Playboy: You use the word faggot in your songs, too. Can you refer to gay men as faggots and also say that you're not prejudiced?

50 Cent: It's OK to write that I'm prejudiced. This is as honest as I could possibly be with you. When people become celebrities, they change the way they speak. But my conversation with you is exactly the way I would have a conversation on the street. We refer to gay people as faggots, as homos. It could be disrespectful, but that's the facts.

- - -

Take note of the many contradictions. He doesn't "pass judgment on people." But he "ain't into faggots." He's "not prejudiced." But, then again, "it's OK to write" that he is. And of course, while the idea of two men together is too much to bear, the thought of two women sharing a bed is, well, hot.

This is a confused young man, to say the least. And, oddly enough, that's something he freely admits, having claimed in previous interviews that, "emotionally," he's about 13.

Which seems about right. If you're a straight man you may remember sharing many of his concerns about the "thoughts" of gay men when you were around 13 too. The idea being that if there was a gay man in your midst, he might be checking you out in the showers after gym class or waiting for the opportune moment to jump your bones -- our gay peers apparently seeing something in us that countless females must have missed.

Most of us shook this ignorance (if not arrogance) with age. Not so, apparently, for 50.

This is, generally, where society comes in -- full of outrage and intent on correcting 50's erroneous thinking. And, in a time when Janet Jackson's nipple is enough to launch a federal inquiry, and accusations of wrongdoing on the part of her brother are enough to get his music pulled off the radio, it seemed safe to assume a stinging rebuke was sure to come, letting 50 know that his homophobia was, simply, not acceptable. Until it never came.

Indeed there was mostly silence last week. And when Reebok, one of 50's sponsors, did speak up, it was to defend the rapper. Speaking the same week the shoe company announced the winners of its annual Reebok Human Rights Awards (what strange days we find ourselves in when shoe companies are handing out human rights awards), a spokeswoman for the company defended 50's right to free expression but only when asked about his other controversy of the week -- his involvement in an upcoming porn film.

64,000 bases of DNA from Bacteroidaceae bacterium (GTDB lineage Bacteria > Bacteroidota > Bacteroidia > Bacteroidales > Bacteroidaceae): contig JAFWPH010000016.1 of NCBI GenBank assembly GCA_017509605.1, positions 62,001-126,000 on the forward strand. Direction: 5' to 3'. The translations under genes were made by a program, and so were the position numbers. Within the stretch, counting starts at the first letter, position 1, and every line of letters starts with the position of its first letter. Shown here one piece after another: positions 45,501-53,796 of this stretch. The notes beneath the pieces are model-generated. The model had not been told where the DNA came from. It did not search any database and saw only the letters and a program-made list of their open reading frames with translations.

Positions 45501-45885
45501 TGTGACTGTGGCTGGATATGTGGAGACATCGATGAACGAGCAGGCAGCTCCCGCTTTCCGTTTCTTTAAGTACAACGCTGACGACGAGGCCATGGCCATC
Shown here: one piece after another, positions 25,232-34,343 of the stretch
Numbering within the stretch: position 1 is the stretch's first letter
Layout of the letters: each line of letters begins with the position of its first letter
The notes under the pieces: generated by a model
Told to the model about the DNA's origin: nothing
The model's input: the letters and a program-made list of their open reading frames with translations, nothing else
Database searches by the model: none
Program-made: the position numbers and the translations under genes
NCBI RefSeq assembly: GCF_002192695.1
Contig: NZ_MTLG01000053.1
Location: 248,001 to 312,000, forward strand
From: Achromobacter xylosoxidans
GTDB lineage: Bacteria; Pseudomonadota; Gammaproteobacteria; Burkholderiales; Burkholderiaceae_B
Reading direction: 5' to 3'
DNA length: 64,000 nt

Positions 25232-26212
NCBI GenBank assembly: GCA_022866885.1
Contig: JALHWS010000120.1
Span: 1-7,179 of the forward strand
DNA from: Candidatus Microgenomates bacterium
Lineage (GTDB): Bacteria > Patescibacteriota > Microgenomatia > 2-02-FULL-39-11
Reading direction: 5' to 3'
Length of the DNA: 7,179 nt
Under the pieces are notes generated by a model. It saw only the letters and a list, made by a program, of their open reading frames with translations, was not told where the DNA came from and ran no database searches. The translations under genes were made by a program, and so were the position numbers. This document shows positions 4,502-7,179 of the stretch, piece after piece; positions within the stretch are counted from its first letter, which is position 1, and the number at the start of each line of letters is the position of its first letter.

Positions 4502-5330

"Our support of human rights actually does match up against our support of 50 Cent's right to express himself," she said.

Her defence came in response to what is becoming an almost cliched plot twist in every hip hop controversy -- the moral outrage of Bill O'Reilly.

"Reebok should be ashamed of themselves," O'Reilly told the Boston Herald after citing 50's porn connection on his all-too-popular Fox talk show/shouting match. "They're embracing a guy who's hurting children."

So, as it stands, you're either with 50 or you're with O'Reilly (see also: you're either with Bush or you're with the terrorists). And in the middle lies a great number of people who have simply tuned both out.

Which might explain why there was so little reaction to the Playboy interview. It could very well be that his comments simply confirmed everything we'd already assumed about 50 and rap in general. As the interviewer, Rob Tannenbaum, noted, homophobic slurs are nothing new to 50. And such prejudices in hip hop have been hotly debated for years -- peaking in the mainstream with the slurs of Eminem (until, of course, he cozied up to Elton John). So maybe 50's comments aren't all that shocking.

There is also the somewhat sinister connotation that has come to be associated with anyone who too loudly condemns rap and hip hop. In much the same way that Bush's disciples have tried to paint criticism of their leader as anti-American, hip hop's loyal throngs often see criticism of their community as simple racism.